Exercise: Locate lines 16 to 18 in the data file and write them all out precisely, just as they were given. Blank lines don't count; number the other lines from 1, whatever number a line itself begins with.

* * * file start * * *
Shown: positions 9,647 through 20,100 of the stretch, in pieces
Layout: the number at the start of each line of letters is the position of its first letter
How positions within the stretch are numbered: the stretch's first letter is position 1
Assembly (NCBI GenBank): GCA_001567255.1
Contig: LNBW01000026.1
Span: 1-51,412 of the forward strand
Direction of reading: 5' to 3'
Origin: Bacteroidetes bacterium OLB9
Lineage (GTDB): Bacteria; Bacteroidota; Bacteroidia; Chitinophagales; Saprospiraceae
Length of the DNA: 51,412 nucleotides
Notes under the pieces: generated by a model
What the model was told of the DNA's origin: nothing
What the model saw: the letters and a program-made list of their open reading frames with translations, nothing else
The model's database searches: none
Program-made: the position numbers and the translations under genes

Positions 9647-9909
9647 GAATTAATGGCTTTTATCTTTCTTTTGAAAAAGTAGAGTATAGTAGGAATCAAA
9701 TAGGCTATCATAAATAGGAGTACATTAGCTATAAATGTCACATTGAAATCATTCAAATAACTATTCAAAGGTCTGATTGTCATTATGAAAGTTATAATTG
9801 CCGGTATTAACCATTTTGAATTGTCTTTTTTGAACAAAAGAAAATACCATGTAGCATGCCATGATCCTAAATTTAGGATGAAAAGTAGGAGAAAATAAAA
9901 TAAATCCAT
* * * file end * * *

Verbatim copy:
Positions 9647-9909
9647 GAATTAATGGCTTTTATCTTTCTTTTGAAAAAGTAGAGTATAGTAGGAATCAAA
9701 TAGGCTATCATAAATAGGAGTACATTAGCTATAAATGTCACATTGAAATCATTCAAATAACTATTCAAAGGTCTGATTGTCATTATGAAAGTTATAATTG